Columnists

Let’s entrench party discipline, democracy

rally

A political rally. FILE PHOTO | NMG

The decision by the Jubilee Party on 12th May to change its party leadership in the Senate may have caught some by surprise, but it was a culmination of several months of tensions and intrigues within the party. The pomp with which the party was launched in the run up to the 2017 elections had been replaced with war and open public spats.

The dispute is in court and thus its merits will be subject to ventilation and determination by the judicial process. However, it raises several issues about our politics and party governance. At the centre of the emerging concerns is the place of political parties in the country’s democratic consolidation and what their status in the country is.

Since the the Political Parties Act came into force in 2008, several legislative and institutional measures have been put in place to institutionalise and democratise parties and their operations. The office of the Registrar of Political Parties was created and a registrar appointed to register and regulate the activities of parties.

In addition, those parties that meet a threshold set by the law are entitled to and do get public funds to enable them to run their affairs. These measures are intended to enhance the conduct of parties as public institutions and avoid being controlled by a few individuals.

The 2010 Constitution reaffirmed the necessity of those measures and elevated the place of political parties to constitutional institutions. Against this above background, it is important to assess the health of political parties and the ongoing activities within the Jubilee Party.

While it is true that the country’s political landscape and the management of political parties has improved, there are still some lingering bad practices from the past. In terms of improvement, there is a plurality of options for Kenyans to choose from in terms of political parties.

The ideal that Kenya is a multi-party democracy is consequently given meaning by the existence of many parties. The question that needs to be answered is the extent to which all the existing parties are democratic and support democratic governance. Unlike in the past, it is easier to access the political parties. One has information not just about their registered office but can trace and visit their headquarters thus making them operational entities. There may be an argument about numbers, but the Registrar of Political Parties keeps a register of the members of all political parties in addition to that with the parties themselves.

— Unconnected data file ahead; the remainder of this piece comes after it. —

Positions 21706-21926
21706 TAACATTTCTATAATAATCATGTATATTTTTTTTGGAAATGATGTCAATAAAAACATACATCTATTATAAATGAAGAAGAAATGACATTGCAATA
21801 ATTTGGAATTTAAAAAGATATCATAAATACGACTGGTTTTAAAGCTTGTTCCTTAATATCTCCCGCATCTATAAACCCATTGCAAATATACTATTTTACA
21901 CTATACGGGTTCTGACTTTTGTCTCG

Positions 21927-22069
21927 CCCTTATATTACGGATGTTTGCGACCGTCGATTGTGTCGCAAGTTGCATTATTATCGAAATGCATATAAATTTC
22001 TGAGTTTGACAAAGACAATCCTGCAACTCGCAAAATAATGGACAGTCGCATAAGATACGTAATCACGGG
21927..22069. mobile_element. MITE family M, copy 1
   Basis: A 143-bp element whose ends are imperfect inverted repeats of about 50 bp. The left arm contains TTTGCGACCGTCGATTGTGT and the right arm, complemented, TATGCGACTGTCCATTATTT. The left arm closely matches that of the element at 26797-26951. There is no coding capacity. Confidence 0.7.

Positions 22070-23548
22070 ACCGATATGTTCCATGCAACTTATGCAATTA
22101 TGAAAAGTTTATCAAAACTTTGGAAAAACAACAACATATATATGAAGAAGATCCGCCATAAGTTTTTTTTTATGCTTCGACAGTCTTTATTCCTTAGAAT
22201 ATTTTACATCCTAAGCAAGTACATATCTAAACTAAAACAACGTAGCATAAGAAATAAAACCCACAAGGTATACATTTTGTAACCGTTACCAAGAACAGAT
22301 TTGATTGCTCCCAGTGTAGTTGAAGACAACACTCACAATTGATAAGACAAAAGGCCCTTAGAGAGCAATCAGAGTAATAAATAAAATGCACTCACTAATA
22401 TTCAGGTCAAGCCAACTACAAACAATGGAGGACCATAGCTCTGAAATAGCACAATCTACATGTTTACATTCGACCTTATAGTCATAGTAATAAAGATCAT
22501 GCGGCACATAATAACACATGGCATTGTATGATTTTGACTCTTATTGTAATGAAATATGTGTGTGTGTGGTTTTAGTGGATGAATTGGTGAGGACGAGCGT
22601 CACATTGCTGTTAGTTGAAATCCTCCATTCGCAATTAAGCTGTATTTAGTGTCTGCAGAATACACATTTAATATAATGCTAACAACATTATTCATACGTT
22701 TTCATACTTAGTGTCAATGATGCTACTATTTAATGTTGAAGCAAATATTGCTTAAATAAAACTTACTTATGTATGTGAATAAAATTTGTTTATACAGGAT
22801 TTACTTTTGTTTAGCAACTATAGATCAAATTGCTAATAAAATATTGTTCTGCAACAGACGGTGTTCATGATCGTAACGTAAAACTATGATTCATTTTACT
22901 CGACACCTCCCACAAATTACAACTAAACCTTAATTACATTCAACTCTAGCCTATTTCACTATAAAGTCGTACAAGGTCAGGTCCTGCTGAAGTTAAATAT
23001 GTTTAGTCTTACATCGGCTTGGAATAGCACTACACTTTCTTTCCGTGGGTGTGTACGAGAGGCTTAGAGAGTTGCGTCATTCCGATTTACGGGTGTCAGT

Therefore, all registered parties have members ensuring that they are no longer briefcase entities belonging to a few people.

However, the greatest challenge remains internal democracy and discipline. Every political party must have rules than all who choose to join it subscribe to and commit to operate under. This is what enables the party to conduct its business in an objective and democratic manner.

Unfortunately, invariably there is a penchant of treating politics as a game with no rules, where everything goes and might equals right. It is seen as a space for intrigues, denial of what one did and said, mischief and backstabbing. Watching the events surrounding the replacement of the Majority Leader in the Senate last week, all these descriptions come into play.

The ensuing question is who is in the wrong. Both sides of the contest in the above case will blame the other for the developments. They may have a point. There is none who is innocent in the contestation and in disregarding the rules, structures, and processes that they had agreed upon as a party. This should be the larger lesson not just for the political class, but also the entire populace.

It is important that the decision to move political parties from being purely private members’ clubs to public institutions governed by constitutional standards, clear rules and an oversight agency in the form of the office of the Registrar of Political Parties was out of the recognition of their importance to our politics and governance.

This requires a shift to how we form, manage and deal with our political parties. Members must stop treating parties casually. Every institution requires to be governed by rules. Those rules must be known to all and respected. If a member deliberately and frequently disregards the rules of the political party, they cannot expect that institution to continue existing in the form and shape that they envisioned.

Party discipline is, consequently, a fundamental component of the management of all mature and democratic political parties across the world. Members take their belonging seriously, promote the ideals of their party and do not seek to undermine it. To do otherwise undermines the very institution that they voluntarily chose to be party to.

The flip side is party democracy. The leadership of the party too must operate within the dictates of the Party Constitution and other governing protocols. This is not out of good manners but in compliance with the recognition that parties are public institutions, governed by the rules of the country and thus subject to the principles of the rule of law.

Recognizing the above two balances by all players in the country’s politics will help ensure that parties paly their roles in society more effectively. It requires that all members of political parties stop treating the institution casually and viewing it as a vehicle to board and alight from at will, as one senior politician once quipped.